robustly reliable reasoning strategies applied to significant problems.
This theory is unique in Epistemology: it takes Ameliorative Psychology
as its descriptive core; it is not a theory of knowledge or
justification; and it takes significance and cost-benefit considerations
to be ineliminable features of epistemic evaluation. Strategic
Reliabilism moves Epistemology away from abstract theorizing about
knowledge and toward a useful, empirically-informed guide to reasoning.
We demonstrate the practical power of our views by offering what we
hope are fresh insights on a wide range of issues in Psychology and
Philosophy. Epistemology and the Psychology of Human Judgment contains a
novel critique of analytic epistemology and responses to standard
arguments against naturalistic epistemology. And it forges an original
cost-benefit framework for thinking practically about reasoning
excellence, a framework we employ to suggest some simple strategies that
can make people better reasoners.
From the back cover of Epistemology and the Psychology of Human Judgment:
"Bishop and Trout have written a wonderful book. Their goal is nothing
less than a radical reorientation of contemporary epistemology.
Rejecting the analytic enterprise of explicating our concepts of
justification and knowledge, they instead seek a return to an
epistemology which would provide rules for the direction of the mind.
Empirically informed and philosophically sophisticated, this is a lively
and challenging book."
-- Hilary Kornblith, Professor of Philosophy, University of Massachusetts, Amherst
"Professors Bishop and Trout consider normative and experimental
evidence, as well as philosophical debate and many good examples, in
making a compelling case that epistemology ought to concern itself with
people's limited cognitive resources and reasoning strategies, as these
are likely to impinge on problems of great social significance. This
book should be read by anyone interested in the foibles and fallibility
of human reasoning, and in how an empirically informed view of human
knowledge and understanding may help yield not only good philosophy, but
also improved policy, better thinking and greater well being."
-- Eldar Shafir, Professor of Psychology and Public Affairs, Princeton University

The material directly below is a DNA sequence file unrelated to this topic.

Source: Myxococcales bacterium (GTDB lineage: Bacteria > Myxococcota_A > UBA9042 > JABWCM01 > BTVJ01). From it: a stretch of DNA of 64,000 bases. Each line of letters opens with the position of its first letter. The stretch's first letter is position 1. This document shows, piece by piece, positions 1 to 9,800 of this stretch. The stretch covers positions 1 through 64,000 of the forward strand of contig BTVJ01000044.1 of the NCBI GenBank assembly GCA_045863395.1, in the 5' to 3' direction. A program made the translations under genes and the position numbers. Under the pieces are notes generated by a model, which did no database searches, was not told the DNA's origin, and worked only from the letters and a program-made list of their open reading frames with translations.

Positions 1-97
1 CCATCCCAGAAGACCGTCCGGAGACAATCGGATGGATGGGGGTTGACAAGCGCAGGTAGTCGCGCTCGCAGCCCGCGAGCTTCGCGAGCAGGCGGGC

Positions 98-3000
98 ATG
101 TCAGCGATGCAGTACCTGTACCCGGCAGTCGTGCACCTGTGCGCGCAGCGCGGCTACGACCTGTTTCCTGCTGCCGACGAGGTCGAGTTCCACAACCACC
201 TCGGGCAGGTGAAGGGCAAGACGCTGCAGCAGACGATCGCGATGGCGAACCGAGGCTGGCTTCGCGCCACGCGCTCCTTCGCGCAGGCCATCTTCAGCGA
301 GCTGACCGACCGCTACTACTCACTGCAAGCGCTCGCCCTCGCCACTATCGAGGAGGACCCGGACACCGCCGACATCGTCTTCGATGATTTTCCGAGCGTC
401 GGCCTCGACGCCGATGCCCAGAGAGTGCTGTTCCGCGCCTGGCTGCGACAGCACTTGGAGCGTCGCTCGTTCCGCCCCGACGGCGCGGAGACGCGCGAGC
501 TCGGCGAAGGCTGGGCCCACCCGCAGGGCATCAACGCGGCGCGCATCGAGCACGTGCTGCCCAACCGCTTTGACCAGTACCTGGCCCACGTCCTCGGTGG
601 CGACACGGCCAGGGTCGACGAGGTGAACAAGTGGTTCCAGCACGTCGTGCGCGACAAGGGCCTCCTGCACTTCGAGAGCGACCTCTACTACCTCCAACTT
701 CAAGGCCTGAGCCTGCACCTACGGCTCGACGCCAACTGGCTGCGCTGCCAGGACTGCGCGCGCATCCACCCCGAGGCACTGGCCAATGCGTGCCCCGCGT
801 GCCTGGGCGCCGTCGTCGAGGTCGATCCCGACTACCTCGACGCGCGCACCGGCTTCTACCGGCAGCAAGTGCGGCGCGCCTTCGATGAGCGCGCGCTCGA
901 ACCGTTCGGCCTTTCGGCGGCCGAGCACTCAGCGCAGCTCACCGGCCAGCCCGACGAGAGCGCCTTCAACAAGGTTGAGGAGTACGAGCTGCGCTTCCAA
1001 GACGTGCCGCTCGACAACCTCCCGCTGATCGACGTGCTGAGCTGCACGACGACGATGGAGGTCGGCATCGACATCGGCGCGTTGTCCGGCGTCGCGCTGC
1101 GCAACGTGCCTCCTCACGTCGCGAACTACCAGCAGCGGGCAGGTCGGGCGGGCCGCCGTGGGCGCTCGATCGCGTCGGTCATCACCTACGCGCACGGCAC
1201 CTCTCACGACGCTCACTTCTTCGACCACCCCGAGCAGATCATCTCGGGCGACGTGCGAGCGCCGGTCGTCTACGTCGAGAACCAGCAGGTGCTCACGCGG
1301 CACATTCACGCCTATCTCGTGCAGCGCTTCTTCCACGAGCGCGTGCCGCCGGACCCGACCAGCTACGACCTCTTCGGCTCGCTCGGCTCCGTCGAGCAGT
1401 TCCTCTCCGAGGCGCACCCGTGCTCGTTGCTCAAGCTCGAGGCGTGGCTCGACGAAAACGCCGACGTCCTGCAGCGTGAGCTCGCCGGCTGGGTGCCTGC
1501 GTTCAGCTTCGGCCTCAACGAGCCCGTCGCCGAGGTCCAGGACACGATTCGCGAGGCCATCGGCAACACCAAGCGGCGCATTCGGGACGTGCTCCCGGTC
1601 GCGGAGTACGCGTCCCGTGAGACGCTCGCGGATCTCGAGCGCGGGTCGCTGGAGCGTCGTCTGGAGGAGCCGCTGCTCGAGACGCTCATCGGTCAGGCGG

"One of the surprising critiques Bishop and Trout offer of analytic
epistemology is that it is not normative enough. They argue that their
thoroughly naturalistic approach to epistemology does significantly
better on this score. All of this material is fresh, original and
exciting. It might even be right! But right or wrong, I think it is a
safe bet that it will attract a great deal of attention, and that Bishop
& Trout will be recognized as two of the most interesting and
innovative people working in the area where philosophy of science,
epistemology and empirical psychology come together."
-- Stephen Stich, Board of Governors Professor of Philosophy, Rutgers University
Edited by Paul Moser and J.D. Trout
Oxford University Press, 1998
Named a 1998 Outstanding Academic Book by Choice
"A radical book, and essential reading for courses in philosophy of science, statistics, and research methods."
"This is an interesting, complex, and important book. Indeed,
it may well be the most important book in the philosophy of the social
sciences since Rosenberg's Sociobiology and the Preemption of Social
Science (1980). In addition to developing an original and intriguing
naturalistic account of psychology and the social sciences, Trout offers
the reader a most nuanced analysis of various forms of scientific
realism, as well as a well-developed version of naturalistic
-- Teaching Philosophy
"There is much of value in Trout's book. The careful sorting
out of often confused realist claims is welcome. His recognition that
the social sciences sometimes have measurement and testing procedures
akin to those of the natural sciences is also a welcome antidote to the
long tradition of arguing about their scientific status without looking
at what they actually do. Trout's claim that assessments of realism
issues require carefully looking at specific theories seems to me
particularly valuable... ."
-- The Philosophical Review
The Philosophy of Science
Edited by Richard Boyd, Philip Gasper,
and J.D. Trout
(MIT Press, 1991)